Container Freight Station (CFS) Defined in 100 Words
A container freight station is a distribution facility where import and export shipments are consolidated and de-consolidated.
CFS’s are a key component in any supply chain moving interior point intermodal (IPI) freight.
Freight forwarders are typically the largest users of CFS companies, but shippers and other third-party logistics service providers also hire them for their customers’ freight.
Container freight stations are located near ports and major inland distribution cities.
Key Benefits & Functions of a CFS
- Consolidate LCL shipments into a larger container with freight of the same or different customers being shipped to the same destination region.
- Transload IPI containers from 20’s, 40’s and 45’s into 53’ intermodal containers for cost savings and more control of inventory.
- CFS stations typically have both a foreign trade zone (FTZ) and non-FTZ component. The reason being is many shippers take advantage of keeping their product in-bond on a customs form 7512 to keep the product outside of the jurisdiction of the US Customs and Border Patrol (CBP). This allows the shipper to defer the payment of duties and taxes until it is consumed in a manufacturing process or sold to a customer.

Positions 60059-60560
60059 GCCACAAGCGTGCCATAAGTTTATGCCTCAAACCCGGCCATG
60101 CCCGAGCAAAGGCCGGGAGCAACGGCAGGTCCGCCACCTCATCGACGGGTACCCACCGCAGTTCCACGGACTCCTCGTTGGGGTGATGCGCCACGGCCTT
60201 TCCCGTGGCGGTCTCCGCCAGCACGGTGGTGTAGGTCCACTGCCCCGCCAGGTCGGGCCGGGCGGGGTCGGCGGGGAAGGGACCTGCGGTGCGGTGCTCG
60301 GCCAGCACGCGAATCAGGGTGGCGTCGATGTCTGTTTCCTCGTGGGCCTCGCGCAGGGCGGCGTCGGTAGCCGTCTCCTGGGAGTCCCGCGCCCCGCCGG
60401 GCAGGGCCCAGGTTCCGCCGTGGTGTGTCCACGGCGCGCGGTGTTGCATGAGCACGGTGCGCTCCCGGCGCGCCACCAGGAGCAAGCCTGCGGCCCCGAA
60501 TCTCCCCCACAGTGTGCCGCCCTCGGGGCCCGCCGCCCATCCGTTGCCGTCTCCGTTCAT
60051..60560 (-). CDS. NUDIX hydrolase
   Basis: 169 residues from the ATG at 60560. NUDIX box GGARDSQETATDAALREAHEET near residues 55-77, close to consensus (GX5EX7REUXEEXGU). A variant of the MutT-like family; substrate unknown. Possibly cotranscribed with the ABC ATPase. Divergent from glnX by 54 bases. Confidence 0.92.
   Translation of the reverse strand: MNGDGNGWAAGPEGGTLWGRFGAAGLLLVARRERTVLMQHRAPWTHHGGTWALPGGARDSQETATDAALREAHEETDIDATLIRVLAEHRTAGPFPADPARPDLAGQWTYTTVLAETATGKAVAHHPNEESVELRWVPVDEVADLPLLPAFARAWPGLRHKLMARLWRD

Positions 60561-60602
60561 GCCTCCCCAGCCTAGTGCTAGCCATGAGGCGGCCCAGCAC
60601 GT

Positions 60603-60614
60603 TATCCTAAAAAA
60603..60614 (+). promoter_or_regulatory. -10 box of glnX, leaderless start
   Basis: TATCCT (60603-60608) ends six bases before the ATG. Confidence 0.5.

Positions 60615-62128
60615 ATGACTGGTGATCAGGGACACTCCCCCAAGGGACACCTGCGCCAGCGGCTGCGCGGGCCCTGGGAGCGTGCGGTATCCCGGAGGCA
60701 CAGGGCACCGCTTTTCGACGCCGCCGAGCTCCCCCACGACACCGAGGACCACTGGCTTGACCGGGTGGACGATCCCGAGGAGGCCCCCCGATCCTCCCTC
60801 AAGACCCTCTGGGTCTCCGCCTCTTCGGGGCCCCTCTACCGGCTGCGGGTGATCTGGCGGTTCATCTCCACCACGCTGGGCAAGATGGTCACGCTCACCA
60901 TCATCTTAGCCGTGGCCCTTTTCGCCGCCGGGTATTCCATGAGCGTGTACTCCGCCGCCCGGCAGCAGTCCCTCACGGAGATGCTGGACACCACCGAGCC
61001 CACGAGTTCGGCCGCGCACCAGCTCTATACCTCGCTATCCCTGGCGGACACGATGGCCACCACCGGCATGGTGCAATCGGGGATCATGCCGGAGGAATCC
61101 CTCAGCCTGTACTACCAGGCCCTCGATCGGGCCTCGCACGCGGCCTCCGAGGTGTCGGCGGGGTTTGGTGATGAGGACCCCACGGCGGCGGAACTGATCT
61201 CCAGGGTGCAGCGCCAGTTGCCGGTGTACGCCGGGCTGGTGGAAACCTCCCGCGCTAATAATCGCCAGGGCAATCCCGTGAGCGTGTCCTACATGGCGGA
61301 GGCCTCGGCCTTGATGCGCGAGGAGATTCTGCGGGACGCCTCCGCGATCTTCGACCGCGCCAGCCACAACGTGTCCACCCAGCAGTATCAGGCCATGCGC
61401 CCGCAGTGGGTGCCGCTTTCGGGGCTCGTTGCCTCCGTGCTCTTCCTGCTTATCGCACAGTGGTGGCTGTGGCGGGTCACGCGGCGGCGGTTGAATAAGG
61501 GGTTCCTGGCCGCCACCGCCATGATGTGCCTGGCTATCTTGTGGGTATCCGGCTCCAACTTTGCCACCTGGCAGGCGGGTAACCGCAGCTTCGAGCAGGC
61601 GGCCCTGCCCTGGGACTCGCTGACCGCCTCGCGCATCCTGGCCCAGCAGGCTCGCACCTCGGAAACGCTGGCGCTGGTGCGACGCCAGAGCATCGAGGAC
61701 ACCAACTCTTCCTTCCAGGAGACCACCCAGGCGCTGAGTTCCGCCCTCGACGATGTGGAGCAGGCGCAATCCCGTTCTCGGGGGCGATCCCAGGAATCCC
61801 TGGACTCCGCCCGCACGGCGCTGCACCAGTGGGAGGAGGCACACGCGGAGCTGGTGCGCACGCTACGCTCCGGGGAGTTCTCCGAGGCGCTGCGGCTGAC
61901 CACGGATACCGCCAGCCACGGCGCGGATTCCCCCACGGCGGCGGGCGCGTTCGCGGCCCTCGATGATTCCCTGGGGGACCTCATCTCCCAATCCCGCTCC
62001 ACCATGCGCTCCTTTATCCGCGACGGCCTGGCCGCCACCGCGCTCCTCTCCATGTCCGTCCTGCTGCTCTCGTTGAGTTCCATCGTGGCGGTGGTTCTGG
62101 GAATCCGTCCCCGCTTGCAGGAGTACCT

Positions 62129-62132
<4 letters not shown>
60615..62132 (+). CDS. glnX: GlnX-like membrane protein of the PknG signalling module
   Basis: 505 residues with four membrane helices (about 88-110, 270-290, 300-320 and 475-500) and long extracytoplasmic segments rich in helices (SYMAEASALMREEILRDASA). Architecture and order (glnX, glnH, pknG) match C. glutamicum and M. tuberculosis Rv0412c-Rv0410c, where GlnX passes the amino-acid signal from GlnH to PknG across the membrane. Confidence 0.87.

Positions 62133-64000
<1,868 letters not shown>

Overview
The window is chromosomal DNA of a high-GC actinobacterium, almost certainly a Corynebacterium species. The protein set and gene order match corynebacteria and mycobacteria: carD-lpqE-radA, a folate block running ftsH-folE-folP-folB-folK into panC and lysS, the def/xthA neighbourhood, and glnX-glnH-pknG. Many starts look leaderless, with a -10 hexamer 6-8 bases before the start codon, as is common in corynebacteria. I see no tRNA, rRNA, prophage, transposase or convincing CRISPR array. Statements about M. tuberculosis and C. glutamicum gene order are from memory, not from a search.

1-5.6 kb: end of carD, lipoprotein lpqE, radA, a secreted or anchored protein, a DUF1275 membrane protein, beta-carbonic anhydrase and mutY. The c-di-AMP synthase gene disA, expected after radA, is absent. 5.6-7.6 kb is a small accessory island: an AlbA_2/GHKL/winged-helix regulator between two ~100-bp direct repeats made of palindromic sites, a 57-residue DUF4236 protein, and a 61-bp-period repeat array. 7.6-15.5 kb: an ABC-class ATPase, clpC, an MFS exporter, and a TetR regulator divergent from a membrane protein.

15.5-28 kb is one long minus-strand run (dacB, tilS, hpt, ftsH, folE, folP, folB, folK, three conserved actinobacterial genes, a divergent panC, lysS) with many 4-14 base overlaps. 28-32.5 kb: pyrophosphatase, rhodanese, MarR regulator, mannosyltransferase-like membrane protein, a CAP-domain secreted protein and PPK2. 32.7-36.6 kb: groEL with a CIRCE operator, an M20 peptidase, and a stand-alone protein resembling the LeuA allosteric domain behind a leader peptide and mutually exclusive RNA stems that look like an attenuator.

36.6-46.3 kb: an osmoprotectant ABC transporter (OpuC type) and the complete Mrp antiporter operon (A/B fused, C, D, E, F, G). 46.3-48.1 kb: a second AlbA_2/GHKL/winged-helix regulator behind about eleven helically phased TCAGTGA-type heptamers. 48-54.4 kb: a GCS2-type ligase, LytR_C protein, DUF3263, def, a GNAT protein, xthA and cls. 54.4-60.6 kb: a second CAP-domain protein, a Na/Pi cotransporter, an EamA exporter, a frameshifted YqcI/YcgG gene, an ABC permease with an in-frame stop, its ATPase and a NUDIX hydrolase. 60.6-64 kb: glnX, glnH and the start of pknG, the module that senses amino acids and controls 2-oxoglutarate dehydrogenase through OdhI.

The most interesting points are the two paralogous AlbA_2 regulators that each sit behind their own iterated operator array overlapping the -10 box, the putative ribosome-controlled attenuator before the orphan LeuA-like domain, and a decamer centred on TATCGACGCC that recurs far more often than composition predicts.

- Manage and clear shippers' freight, or as mentioned above, consolidate and ship products in-bond.
- Brings control and efficiencies to inland freight movements for shippers.
- CFS stations help maintain records of shipments, including such information as exporter names, importer and customs agents, origin and destination points, cargo details, etc.
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